India’s Path to Power: State and Dharmic Democracy

Mr Yashwant Sinha cautioned that “current economic situation is ripe for violence and country shouldn’t take a communal bait”.
India’s Path to Power: State and Dharmic Democracy
Prayagraj, June 11: People commuting on a partially deserted road a day after clashes during a protest over alleged remarks of suspended BJP leader Nupur Sharma over Prophet Muhammad, in Prayagraj on Saturday. [Representational Image] ANI

Yaswant Sinha is the Vice president of All India Trinamol Congress. and better known in Kashmir as a member of Concerned Citizens Group (CSG).

Mr Jayant Sinha (son of Yaswant Sinha) belongs to Bhartiya Janta Party and is presently chairman of the Standing Committee on Finance in Parliament.

Jayant Sinha is Harvard educated while his father Yashwant Sinha had his education from Patna university.

The political/ideological differences between father and the son can be measured by age, experience, and depth of knowledge of the local and the global.

It is probably mere coincidence that on May 7, 2022 they wrote for “Indian Express” separately on changing contours of Indian politics. Mr Yashwant Sinha cautioned that “current economic situation is ripe for violence and country shouldn’t take a communal bait”.

Mr Jayant Sinha argues that “India is a dharmic democracy and can ensure rule of law and well being of citizens”. My analysis of two write-ups is limited to interrogating and understanding how their views can help us in unraveling the present day Indian politics.

I have not to arbitrate between father and the son who are very much entitled to their views and perspectives. Both are quite knowledgeable and regular commentators on socio-economic issues facing Indian polity.

Mr Yashwant Sinha thinks that communal hate and violence is a matter of concern. The economic situation in India is grim especially on the employment front and what better way can there be to divert the attention of the unemployed and frustrated than to get them involved in religious strife.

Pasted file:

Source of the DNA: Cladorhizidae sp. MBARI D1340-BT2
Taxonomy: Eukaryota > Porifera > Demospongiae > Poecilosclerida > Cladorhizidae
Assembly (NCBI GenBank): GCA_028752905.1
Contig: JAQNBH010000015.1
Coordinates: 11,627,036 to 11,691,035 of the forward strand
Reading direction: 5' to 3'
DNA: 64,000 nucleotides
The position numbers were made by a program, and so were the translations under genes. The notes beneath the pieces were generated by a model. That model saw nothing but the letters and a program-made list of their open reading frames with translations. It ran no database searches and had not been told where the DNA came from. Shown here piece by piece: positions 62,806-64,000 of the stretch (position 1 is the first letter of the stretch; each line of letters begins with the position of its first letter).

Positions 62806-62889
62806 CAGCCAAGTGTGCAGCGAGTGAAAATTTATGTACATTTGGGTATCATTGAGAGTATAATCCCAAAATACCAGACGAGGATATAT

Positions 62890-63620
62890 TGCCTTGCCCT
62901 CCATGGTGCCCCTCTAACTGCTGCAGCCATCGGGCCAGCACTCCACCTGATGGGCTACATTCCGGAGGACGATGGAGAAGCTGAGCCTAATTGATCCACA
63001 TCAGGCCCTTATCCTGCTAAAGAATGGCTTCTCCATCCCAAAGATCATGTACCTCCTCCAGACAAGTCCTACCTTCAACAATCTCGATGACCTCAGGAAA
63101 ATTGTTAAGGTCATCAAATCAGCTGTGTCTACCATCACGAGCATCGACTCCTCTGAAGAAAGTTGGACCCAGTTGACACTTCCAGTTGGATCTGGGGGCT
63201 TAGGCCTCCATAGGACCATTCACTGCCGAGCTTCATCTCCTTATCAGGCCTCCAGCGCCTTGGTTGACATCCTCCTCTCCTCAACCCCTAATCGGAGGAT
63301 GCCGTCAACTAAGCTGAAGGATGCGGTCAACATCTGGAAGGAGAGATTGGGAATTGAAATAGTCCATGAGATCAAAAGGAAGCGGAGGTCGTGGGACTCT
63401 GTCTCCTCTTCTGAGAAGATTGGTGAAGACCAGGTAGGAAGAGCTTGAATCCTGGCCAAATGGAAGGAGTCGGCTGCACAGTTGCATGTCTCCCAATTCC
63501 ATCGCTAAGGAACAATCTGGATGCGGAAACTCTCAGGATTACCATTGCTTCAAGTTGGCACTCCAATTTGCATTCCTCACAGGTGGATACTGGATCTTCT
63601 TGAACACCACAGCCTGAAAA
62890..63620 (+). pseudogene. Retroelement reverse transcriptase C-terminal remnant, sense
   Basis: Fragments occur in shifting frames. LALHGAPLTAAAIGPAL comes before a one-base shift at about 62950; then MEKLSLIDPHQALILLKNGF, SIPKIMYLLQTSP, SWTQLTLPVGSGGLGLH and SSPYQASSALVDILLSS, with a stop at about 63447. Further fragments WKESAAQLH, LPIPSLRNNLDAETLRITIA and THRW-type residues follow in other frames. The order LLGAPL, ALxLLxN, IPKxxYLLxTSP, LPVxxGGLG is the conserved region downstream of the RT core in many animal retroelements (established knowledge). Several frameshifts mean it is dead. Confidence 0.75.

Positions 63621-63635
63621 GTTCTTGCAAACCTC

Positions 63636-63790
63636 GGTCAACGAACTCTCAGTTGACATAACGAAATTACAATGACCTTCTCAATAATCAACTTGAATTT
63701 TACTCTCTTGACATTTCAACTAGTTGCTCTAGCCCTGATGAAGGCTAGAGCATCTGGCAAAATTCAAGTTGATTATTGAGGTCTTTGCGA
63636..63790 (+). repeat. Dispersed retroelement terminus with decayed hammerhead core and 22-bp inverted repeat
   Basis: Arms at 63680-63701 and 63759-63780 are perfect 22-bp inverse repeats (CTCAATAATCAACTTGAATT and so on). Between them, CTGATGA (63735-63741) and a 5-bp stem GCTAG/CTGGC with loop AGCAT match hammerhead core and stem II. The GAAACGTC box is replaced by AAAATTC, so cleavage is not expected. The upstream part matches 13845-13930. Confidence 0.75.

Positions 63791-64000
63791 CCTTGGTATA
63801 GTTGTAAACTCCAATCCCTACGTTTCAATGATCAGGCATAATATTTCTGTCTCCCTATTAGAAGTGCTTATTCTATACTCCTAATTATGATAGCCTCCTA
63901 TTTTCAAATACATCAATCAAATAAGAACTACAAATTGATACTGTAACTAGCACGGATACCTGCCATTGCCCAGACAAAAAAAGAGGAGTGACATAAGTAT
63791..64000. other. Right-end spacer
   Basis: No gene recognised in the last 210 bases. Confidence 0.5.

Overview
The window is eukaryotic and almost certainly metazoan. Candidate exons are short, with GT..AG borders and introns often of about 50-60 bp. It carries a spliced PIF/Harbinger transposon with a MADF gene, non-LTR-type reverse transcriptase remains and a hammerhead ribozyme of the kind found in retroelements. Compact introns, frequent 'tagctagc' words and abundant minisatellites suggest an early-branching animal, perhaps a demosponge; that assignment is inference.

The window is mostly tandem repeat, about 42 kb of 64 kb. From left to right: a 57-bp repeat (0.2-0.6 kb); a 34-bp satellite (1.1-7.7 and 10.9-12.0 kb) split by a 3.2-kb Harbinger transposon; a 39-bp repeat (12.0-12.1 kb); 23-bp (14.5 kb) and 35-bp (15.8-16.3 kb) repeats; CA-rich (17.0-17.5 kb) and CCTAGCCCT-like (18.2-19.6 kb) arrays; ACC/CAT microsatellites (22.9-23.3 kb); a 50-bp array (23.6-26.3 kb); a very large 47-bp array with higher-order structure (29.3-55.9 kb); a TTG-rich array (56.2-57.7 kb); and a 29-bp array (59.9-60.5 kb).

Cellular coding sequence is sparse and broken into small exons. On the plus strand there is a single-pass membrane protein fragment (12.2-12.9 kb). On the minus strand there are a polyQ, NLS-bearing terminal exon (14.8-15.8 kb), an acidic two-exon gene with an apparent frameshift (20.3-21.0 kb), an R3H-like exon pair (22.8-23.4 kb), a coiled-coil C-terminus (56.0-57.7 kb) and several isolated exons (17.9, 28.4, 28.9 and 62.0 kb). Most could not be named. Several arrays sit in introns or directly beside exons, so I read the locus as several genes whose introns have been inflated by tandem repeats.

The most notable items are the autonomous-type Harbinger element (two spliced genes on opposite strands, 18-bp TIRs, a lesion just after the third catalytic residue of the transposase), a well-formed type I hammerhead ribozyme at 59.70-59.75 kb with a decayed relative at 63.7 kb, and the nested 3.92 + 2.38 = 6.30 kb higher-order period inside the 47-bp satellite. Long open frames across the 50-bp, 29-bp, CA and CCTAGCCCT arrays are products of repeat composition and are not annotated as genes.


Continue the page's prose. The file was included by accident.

This sounds fair, clear and understandable. The inflation and jobless growth are posing new set of problems. The new age technology and growing clamour for automation is further squeezing the jobs and future of work is quite uncertain.

The pandemic and social strife too has had an impact on livelihoods. The growing youth population should activate governments to create more jobs and opportunities for all, and more so for segments of population on the margins.

Economic regression and social strife can further accelerate the decay of institutions. Yashwant Sinha comments; “imagine the plight of a young person who has spent many years looking for a job and has found none. He has now given up completely and sits at home. His parents and other elders in the family curse him and then this young man goes out, around with others like himself, and they all suddenly discover an opportunity.

There is a “Shobha” or some other Yatra being planned by people in his area. All that he has to do is to join it. He will either get paid for it or at least have alcoholic drinks to his heart’s content.

He will also get a peculiar sense of power as part of the mob. The young man in the other community is briefed by his elders at the same time and incited to defend the faith by assembling in the place of worship and facing the other community’s mob when it approaches. The situation thus created is ready to explode”.

Jayant Sinha’s formulation is that “we are a dharmic democracy”. He lays bare the foundational pillars of a modern democratic system as having four core attributes: rule of law, respect for human rights, separation of powers in three organs of government, and accountability to the people.